A few months ago, I attended the Health 2.0 Conference in San Francisco. Health 2.0 strives to present cutting-edge innovation intended to transform health and health care. I was pleasantly surprised by the variety of innovation happening in the health and wellness space. I was introduced to a dizzying array of personal devices, phone apps and online systems.

The sheer number of personal devices available to measure every aspect of your health has been growing steadily over the past few years. This year there was an even wider variety of devices:

* SweatBeat for stress management and heart rate variability.

* Larklife for tracking steps, meals and sleep.

* FitBug, FitBit and ActiveLink for tracking physical activity.

* Butterfleye for tracking your heart rate while underwater.

* PerformTek for measuring biometric data through an earbud.

Instead of selling straight to the consumer, many of these companies now also sell to employers and health plans.

FitBug, for example, can create challenges for physical activity that incorporate the company's culture into the mix. One demo showed how an individual participating in a wellness program could use their activity points to virtually walk across the United States to a corporation's various offices. As the participant reached each new location, a video of the office with some of the local people speaking about it would be shown. In this way, through the wellness program, FitBug is attempting to link geographically disparate locations to build more community within the company, while getting healthy at the same time.

 

Mobile apps

Mobile applications, while focused exclusively on the consumer at this point, provided another area with some significant innovation and unique ways to promote health and wellness. With close to 44 million downloads of health-related apps projected for 2012, this is a growing area of interest. (Read this month's featured report, "An app a day," on page 28 for the latest in wellness mobile app technology.)

The apps presented at Health 2.0 ranged from the general to the specific. 100 plus is an interactive app that allows users to create little fitness challenges based on location. Thryve is an online meal-tracking platform that allows you to take pictures of your food and visually shows how much you ate by increasing or decreasing the virtual plate size of your food. It also asks users how they felt about the food they ate and, over time, can potentially pinpoint food sensitivities. Futura Mobility, meanwhile, has an app that allows the remote monitoring of patients with chronic obstructive pulmonary disease to determine when they might need medical intervention.

With increased scrutiny on mobile apps by the Food and Drug Administration, we could see the mobile health landscape change in the future. For now, though, it might be worth sharing information with your employees about some of the free options available on their mobile phones.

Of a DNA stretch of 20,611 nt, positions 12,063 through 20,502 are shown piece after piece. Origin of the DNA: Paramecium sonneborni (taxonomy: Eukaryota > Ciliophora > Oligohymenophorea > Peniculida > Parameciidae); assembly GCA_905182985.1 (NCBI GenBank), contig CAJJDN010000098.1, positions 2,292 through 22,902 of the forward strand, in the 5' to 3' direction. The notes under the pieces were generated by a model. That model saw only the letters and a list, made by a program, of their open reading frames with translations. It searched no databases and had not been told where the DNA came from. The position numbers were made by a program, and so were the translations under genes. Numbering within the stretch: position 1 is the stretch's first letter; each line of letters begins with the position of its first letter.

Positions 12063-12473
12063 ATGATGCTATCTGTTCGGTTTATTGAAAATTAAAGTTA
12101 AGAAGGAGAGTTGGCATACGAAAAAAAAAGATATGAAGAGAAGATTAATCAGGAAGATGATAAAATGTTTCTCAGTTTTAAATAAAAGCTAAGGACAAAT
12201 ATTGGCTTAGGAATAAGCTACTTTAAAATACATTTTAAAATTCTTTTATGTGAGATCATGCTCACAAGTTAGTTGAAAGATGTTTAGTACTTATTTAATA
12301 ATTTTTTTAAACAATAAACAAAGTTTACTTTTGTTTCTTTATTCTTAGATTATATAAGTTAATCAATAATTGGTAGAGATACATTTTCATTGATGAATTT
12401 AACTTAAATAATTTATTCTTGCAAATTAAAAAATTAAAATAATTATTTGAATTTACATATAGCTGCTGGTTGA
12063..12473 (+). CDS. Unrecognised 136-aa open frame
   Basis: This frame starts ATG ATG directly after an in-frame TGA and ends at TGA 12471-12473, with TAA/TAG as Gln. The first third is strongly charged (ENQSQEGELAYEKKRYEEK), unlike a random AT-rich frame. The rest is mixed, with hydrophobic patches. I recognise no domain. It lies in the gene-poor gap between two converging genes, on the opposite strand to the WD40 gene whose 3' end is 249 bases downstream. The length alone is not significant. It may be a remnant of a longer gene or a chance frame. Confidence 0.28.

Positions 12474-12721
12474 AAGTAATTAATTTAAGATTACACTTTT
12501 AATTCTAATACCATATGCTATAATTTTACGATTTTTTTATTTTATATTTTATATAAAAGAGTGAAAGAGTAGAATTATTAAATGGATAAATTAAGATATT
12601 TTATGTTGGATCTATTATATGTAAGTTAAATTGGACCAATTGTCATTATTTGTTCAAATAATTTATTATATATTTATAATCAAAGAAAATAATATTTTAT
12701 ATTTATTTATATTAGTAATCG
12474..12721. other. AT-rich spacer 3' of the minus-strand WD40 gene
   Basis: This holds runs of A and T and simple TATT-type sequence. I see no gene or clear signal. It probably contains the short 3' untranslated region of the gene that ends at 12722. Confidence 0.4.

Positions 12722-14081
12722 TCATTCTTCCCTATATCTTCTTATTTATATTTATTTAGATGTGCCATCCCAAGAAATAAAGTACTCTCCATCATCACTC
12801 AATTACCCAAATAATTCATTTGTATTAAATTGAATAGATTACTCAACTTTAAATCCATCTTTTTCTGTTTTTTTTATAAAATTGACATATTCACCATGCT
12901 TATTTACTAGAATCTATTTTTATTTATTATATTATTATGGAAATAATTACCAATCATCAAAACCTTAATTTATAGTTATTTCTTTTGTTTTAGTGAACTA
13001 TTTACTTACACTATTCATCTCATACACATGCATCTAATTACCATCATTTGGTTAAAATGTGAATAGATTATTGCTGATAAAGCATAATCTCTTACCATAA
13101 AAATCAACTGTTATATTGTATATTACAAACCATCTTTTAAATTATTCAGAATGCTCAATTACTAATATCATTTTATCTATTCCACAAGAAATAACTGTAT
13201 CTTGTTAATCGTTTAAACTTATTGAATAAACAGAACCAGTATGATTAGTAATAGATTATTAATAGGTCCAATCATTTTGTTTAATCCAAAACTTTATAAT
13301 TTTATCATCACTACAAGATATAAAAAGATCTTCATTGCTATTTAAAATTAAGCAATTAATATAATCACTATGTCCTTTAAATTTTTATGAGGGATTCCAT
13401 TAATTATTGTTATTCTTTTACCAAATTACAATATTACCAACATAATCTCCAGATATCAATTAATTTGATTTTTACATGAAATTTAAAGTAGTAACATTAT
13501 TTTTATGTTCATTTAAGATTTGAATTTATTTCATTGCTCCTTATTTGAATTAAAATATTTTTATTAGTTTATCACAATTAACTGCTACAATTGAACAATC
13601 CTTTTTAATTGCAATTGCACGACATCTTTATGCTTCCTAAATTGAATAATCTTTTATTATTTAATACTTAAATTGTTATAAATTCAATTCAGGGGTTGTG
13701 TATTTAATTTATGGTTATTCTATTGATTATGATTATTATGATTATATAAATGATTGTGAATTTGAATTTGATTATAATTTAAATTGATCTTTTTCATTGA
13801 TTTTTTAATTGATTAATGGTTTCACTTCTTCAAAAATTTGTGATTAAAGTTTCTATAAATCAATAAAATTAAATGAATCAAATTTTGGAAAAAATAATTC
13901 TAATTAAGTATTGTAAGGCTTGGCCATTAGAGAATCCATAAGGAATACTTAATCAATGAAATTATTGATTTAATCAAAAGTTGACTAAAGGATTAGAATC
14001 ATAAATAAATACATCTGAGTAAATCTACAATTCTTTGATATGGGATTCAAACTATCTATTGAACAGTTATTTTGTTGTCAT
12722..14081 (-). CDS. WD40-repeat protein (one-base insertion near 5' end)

Several companies have created apps and systems to help patients with their medication regimens. Flornce, a mobile app by mHealthCoach, provides prescription reminders and uses machine learning to determine nonadherence patterns.

Pill Jogger is another mobile app that helps with prescription reminders, but also provides coupons and rebates to help with medication costs while rewarding those who are compliant with their prescription regimen. The most impressive of the bunch was Allazo Health, which not only tracks medication adherence, but predicts adherence and the best method of intervention to reach an individual.

Medicationnoncompliances costs the U.S. approximately $290 billion according to the New England Healthcare Institute, and research has found that medication adherence is associated with reduced health care use and costs. For these reasons, incorporating medication adherence tools into your corporate health programs makes economic sense.

 

Innovation is happening

Another major theme was caregiving. One Gallup poll found that one-in-six workers have some responsibility for caring for an elderly or disabled family member. A MetLife study quantified this as costing employers $17.1 billion in lost productivity.

CarePlanners is a website, available to both employers and consumers, that allows individuals, whether close or far away, to have one place to track and coordinate all care for a family member. In addition to providing a website, it also will provide personal services, by a nurse, to help manage health care services.

Innovation is happening in the health and wellness space faster than ever. Take the time to learn about what's up-and-coming and maybe you'll find your next tool for bending the health care cost curve.

Contributing Editor Shana Sweeney is a self-proclaimed geek and political junkie with degrees in politics and human resources. She is an SPHR with more than a decade of experience working in various industries, including high-tech, utilities, manufacturing and health insurance. She can be reached at calshana@gmail.com.

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